Forgotten history haunts the great American novel To Kill a Mockingbird. The writer, Harper Lee, now appears to have projected one image of protagonist Atticus Finch in a courtroom but another 20 years later at home in a new novel Go Set a Watchman. But the puzzle of Finch's identity and beliefs is easily solved.
Lee wrote To Kill a Mockingbird in 1960, won a Pulitzer prize for her novel, was further honored by having the book required reading in schools across the United States and by a film based on the novel released in 1962. She received a Presidential Medal of Freedom in 2007 and the National Medal of Arts in 2010.
The release of Go Set a Watchman this year, depicting an elderly Finch from Mockingbird as a racist, has produced much confusion and consternation but little enlightenment, especially since the 89-year-old novelist has refused interviews on the new novel.
Watchman was originally rejected for publication in 1957. Publishers instead recommended a book glorifying themes of civil rights. Mockingbird was Lee’s second novel. Her plan was for a trilogy, with a connecting book between the two novels, which was never written. Harper’s lawyer recently found Watchman, and a publisher knew that the unknown novel would attract a lot of attention. As it did.
We are told that Mockingbird was written to fictionalize a true event that Lee experienced while growing up in Monroeville, Alabama, in 1936, when her attorney father lost a court case involving two black men accused of murdering a white man. A preface in a 1994 edition of Mockingbird suggests that Lee and her father might also have been affected by the 1931 Scottsboro Boys case.
For many Americans, Mockingbird seemed to offer a portrayal of Clarence Darrow, who famously defended black men accused of murdering a white man in the Osseian Sweet trial of 1925.
But for many Americans, Mockingbird seemed to offer a portrayal of Clarence Darrow, who famously defended black men accused of murdering a white man in the Osseian Sweet trial of 1925. Darrow’s eloquent seven-hour speech, seen as a landmark in the Civil Rights movement, was included in the 2008 book “Speeches that Changed the World.”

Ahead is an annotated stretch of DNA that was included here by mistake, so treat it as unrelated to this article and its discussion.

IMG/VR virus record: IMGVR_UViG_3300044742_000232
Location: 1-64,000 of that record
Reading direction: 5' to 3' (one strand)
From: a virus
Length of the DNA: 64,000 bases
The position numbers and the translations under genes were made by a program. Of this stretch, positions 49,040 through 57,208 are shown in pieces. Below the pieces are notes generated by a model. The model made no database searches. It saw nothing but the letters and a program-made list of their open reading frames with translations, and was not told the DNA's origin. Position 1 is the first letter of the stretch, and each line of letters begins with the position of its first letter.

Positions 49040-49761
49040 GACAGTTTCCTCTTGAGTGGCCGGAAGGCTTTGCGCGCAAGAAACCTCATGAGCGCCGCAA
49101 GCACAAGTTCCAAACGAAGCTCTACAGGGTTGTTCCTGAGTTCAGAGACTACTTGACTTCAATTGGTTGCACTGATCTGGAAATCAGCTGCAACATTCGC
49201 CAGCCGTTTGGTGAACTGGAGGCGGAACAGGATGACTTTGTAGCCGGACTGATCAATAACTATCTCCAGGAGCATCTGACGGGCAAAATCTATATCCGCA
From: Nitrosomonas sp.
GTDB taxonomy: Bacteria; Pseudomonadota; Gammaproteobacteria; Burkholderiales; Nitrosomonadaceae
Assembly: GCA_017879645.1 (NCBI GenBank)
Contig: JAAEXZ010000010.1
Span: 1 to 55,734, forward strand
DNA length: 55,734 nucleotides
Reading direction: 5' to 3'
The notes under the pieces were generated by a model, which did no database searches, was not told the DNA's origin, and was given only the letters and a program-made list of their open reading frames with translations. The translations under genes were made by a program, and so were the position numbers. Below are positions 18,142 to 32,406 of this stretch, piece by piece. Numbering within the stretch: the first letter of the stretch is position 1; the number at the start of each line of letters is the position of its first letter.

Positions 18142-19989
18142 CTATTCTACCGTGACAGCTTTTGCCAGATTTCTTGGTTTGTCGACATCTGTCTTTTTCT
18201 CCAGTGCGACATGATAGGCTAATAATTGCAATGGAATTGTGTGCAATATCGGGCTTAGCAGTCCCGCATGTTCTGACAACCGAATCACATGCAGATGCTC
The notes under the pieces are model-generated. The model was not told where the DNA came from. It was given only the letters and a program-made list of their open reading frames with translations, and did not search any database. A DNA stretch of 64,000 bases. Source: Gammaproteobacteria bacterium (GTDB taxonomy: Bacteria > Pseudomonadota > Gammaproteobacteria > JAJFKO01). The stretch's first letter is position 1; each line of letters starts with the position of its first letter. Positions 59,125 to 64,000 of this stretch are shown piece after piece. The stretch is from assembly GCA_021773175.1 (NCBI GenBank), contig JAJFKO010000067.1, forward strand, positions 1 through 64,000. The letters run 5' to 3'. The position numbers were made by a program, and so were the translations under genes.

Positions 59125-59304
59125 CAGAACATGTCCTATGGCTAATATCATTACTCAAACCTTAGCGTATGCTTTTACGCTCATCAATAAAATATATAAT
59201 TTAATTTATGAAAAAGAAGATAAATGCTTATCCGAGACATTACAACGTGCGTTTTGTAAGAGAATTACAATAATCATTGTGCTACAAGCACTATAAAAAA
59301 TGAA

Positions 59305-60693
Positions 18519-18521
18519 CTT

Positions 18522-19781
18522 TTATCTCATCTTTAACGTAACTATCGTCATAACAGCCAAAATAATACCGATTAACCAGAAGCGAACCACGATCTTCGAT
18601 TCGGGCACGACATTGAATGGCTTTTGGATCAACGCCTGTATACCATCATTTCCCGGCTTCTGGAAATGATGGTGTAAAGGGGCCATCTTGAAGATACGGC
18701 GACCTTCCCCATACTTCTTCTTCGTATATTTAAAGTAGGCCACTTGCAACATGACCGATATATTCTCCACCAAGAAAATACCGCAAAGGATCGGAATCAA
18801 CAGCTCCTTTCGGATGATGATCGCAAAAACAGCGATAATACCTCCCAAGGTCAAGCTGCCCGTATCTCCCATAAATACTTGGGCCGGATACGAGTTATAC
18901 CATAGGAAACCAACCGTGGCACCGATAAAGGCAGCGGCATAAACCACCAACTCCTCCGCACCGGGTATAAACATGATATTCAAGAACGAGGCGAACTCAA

How, then, could Lee depict a civil rights defense lawyer as a racist? One answer is that lawyers defend anyone they want. Or they could have second thoughts about a case. Or disown the later implications of their legal arguments.
The most satisfactory answer is to examine Darrow’s next big case after 1925—the Massie Trial of 1932. In 1931, Thalia Massie accused nonwhites of raping her in Honolulu, but they were found not guilty for lack of evidence. Her husband, Thomas Massie, then arranged to kidnap two of the exonerated defendants and killed one.
A family friend of Darrow persuaded him to defend Massie in a trial so important that racist members of Congress threatened to replace Hawaii’s democratic territorial government with commission rule similar to martial law. Darrow, then broke, needed the money. But his “honor killing” defense in 1932 was not successful, as evidence was overwhelming to convict the white murderer.
Pressure from Washington on the presidentially-appointed governor of the Territory of Hawaii then resulted in commutation of the sentence against Massie—one hour of detention in the Office of the Governor. When the hour was up, a military escort drove Massie and his family to an awaiting naval ship, and they soon sailed away from the Islands.
The episode spurred Islanders to vigorously campaign for statehood, when they could elect their own governor. A government body seeking that goal was established in 1935.
Darrow is now remembered as one of the greatest defense lawyers in American history. Chicago honored him by naming the bridge south of the Museum of Science & Industry after him.
Yet Darrow has never been pilloried for being a turncoat on civil rights. Perhaps until now, when Harper Lee’s Watchman has shed a new light on the legendary Atticus Finch as a more complicated human being than Hollywood’s cardboard character.
President, Political Film Society